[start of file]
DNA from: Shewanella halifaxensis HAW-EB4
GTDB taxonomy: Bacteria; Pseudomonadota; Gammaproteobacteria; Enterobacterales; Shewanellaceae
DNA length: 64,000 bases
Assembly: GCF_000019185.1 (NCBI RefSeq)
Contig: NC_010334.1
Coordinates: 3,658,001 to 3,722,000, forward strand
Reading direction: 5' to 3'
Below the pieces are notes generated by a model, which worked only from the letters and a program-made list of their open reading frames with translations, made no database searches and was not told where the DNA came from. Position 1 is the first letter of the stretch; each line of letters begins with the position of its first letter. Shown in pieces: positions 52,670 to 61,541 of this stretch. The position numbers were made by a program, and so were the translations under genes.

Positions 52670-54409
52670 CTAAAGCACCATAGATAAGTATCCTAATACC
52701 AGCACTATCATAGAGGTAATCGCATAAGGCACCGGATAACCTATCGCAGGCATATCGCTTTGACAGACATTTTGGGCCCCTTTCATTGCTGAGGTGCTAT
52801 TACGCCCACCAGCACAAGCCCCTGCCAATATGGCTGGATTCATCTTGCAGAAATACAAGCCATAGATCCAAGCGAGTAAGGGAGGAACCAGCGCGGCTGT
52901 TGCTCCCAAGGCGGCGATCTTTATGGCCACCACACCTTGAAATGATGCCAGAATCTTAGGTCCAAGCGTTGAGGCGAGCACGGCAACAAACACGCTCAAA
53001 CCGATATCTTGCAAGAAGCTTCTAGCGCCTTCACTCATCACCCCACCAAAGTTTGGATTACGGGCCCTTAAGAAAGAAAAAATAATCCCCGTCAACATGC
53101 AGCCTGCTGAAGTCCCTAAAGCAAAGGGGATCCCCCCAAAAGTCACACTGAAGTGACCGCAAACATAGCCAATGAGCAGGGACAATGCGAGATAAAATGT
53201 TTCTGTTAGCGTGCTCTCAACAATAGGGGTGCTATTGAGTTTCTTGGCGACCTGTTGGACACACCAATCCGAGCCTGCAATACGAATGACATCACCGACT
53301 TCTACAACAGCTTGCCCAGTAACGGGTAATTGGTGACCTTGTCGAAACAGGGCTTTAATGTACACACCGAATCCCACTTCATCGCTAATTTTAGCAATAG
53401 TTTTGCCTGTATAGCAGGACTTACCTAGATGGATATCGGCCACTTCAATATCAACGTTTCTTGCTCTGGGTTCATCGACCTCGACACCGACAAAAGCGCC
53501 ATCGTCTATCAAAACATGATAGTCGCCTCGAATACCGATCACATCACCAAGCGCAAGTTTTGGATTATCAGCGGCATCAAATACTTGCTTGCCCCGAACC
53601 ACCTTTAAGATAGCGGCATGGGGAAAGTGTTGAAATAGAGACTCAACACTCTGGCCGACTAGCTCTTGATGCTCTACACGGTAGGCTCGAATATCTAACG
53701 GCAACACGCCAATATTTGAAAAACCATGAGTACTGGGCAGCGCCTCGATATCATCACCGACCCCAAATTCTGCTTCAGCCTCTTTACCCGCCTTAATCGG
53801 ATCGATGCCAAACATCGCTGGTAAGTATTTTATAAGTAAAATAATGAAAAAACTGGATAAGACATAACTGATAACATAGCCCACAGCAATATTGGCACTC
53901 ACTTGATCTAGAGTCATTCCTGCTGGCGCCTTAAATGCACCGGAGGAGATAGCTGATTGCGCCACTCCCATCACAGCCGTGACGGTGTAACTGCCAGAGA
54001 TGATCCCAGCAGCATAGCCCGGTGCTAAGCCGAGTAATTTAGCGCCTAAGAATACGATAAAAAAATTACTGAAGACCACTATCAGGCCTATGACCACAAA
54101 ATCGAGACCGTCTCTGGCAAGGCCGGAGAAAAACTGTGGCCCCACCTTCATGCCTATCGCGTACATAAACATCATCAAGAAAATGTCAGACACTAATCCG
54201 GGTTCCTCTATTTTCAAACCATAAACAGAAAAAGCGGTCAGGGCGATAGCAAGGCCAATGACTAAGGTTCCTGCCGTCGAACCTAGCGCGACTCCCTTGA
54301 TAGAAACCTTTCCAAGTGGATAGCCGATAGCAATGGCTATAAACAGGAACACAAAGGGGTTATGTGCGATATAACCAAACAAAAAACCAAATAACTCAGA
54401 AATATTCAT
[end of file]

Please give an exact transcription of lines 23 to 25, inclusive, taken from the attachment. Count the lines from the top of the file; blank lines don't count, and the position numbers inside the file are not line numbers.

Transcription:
53901 ACTTGATCTAGAGTCATTCCTGCTGGCGCCTTAAATGCACCGGAGGAGATAGCTGATTGCGCCACTCCCATCACAGCCGTGACGGTGTAACTGCCAGAGA
54001 TGATCCCAGCAGCATAGCCCGGTGCTAAGCCGAGTAATTTAGCGCCTAAGAATACGATAAAAAAATTACTGAAGACCACTATCAGGCCTATGACCACAAA
54101 ATCGAGACCGTCTCTGGCAAGGCCGGAGAAAAACTGTGGCCCCACCTTCATGCCTATCGCGTACATAAACATCATCAAGAAAATGTCAGACACTAATCCG